Nevada's fortieth and final, 'first' was to be the toughest target ship the US Navy ever experienced. Being very radioactive Nevada was stored at Kwajalein (Left) until 1948 when she was towed to a point off Hawaii to be sunk as a target. On the 26th of July 1948 a powerful new type of explosive device was tested aboard. Which was detonated without significant damage to the ship. Then on 31 July 1948 Nevada was scheduled to be sunk by naval gunfire from the modern new battleship Iowa BB61 (completed in 1943) and the Light Cruisers Pasadena CL65, Springfield CL66 and Astoria CL90. First from fifteen miles, then just five, Nevada was repeated struck by 16" 6" and 5" gunfire, but refused to sink. Destroyers were sent in to fire hundreds of 5" projectiles into Nevada, yet after the smoke cleared, there was Nevada riding proud and defiant. (Keep in mind all this modern firepower to which Nevada was being subjected to was against a ship never intended to withstand it and was an unmanned, stationary, and already damaged target, which had already survived two atomic bombs and was considered totally obsolete having been designed over forty years earlier). Finally, in sheer frustration the decision was made to torpedo the ship and a TBM Avenger torpedo bomber put a single torpedo into starboard side of Nevada amidships. Slowly at first, Nevada starting listing to starboard, then she abruptly capsized and went down stern first in 2,600 fathoms of water 65 miles southwest of Pearl Harbor with her colors still flying. The toughness of the Nevada was a vindication of, and a tribute to, the men who designed, built and served on this fine ship. And was a testament to the soundness of US battleship designs. Battleship Nevada had produced 40 'firsts' during her illustrious career as the 36th battleship named for the 36th state. One former crewman was heard to remark as the ship disappeared into the Pacific "Certainly every man who ever served aboard her will be forever proud to say: "I served on the greatest of the great battleships -----the USS Nevada, and a part of her mystique will always remain with me". A fitting epitaph for the 'Silver State Battleship' USS Nevada BB36, which repeatedly proved to be as rough and tough as the Sagebrush State she was named for.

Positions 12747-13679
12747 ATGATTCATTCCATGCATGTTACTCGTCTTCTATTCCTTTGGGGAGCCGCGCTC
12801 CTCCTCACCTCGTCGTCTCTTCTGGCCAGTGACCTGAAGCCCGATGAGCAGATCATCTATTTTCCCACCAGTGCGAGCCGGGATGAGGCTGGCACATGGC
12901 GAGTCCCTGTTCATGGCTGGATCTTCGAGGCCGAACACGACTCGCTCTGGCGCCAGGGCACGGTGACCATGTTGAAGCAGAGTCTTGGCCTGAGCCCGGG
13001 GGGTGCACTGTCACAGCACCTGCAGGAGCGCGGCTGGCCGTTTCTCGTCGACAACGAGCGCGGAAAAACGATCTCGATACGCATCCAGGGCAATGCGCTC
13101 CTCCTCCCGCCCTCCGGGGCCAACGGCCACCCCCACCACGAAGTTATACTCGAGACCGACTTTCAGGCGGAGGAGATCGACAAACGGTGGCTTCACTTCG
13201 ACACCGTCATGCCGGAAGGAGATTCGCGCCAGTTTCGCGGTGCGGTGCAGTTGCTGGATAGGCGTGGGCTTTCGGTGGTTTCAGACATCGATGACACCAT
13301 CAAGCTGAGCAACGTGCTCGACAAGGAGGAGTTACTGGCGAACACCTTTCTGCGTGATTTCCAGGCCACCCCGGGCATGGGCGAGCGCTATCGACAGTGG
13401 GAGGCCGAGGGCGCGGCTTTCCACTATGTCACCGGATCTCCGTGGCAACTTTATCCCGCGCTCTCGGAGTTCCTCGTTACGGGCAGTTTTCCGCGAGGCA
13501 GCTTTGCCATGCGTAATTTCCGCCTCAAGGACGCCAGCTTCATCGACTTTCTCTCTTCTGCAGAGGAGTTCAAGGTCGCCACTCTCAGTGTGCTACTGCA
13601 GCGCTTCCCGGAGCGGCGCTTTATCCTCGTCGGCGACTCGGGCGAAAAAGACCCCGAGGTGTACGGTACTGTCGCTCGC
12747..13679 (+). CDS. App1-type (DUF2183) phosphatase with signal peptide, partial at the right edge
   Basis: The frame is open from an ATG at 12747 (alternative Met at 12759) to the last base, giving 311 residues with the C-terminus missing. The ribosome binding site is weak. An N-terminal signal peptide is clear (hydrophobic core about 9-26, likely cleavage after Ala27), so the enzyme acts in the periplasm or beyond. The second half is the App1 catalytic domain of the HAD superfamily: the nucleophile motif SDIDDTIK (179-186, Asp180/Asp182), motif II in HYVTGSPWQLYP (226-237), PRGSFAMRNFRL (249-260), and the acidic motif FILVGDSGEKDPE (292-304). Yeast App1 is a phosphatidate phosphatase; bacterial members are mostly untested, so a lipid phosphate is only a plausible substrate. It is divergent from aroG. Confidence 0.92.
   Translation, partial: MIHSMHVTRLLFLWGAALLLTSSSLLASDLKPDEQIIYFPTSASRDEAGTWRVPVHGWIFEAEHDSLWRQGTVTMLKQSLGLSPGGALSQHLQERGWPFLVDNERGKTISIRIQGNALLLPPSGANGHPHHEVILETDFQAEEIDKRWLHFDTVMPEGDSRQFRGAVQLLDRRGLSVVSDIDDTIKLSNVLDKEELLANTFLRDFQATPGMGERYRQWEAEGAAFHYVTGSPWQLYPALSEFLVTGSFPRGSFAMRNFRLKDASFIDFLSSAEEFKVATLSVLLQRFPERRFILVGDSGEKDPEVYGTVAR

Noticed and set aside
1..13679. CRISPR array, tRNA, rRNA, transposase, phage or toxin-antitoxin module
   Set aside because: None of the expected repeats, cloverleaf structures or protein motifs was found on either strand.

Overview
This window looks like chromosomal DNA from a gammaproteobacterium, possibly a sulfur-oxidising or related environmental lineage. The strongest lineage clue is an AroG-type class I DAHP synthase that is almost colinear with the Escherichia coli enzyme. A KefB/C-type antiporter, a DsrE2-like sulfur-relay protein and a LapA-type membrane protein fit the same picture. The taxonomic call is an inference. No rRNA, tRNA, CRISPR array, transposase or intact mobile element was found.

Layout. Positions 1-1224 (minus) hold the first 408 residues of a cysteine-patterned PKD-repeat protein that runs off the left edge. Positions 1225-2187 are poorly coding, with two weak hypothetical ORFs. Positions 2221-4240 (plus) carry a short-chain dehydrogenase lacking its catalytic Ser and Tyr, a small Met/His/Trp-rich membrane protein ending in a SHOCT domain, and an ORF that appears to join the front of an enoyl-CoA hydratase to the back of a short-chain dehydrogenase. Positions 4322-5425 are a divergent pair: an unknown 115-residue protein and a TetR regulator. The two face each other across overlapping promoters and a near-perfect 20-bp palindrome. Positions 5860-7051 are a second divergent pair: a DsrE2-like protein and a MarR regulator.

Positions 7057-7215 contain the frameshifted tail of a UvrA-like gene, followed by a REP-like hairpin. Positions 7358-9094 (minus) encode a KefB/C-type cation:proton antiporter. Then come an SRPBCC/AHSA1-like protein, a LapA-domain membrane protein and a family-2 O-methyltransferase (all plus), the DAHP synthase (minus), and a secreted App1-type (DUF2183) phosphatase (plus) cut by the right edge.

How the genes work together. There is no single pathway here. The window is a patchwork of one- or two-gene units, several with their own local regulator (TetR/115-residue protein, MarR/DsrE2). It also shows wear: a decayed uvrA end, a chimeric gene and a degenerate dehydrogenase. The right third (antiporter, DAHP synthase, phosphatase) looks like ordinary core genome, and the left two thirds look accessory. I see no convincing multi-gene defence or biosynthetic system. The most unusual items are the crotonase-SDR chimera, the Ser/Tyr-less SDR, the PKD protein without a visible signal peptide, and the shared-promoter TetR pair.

Epilog: In 2012 sixty four years after a defiant Battleship Nevada slipped beneath the waves, what little remains of the ship is now located in Museums in Las Vegas and Carson City, Nevada. The ships bell is stored at the Nevada State Museum in Las Vegas NV. While the original Nevada state flag with 36 stars flown aboard Nevada and the original wardroom 'Silver Service', made of Nevada state silver, now reside inside the Nevada State Museum at Carson City NV. And there is a plaque and small memorial to battleship Nevada and her crew located on the grounds of the State Capital. And of course there are, and always will be, the lingering and everlasting memories of this Great Ship.

Battleship Nevada was awarded 7 battlestars for her World War II service

I wonder how many people living in Vegas have any clue of the home town state ship???

Here's the link to the whole story:

https://www.facebook.com/permalink.php? ... 6644770479

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PostPosted: 22 Jun 2013, 21:15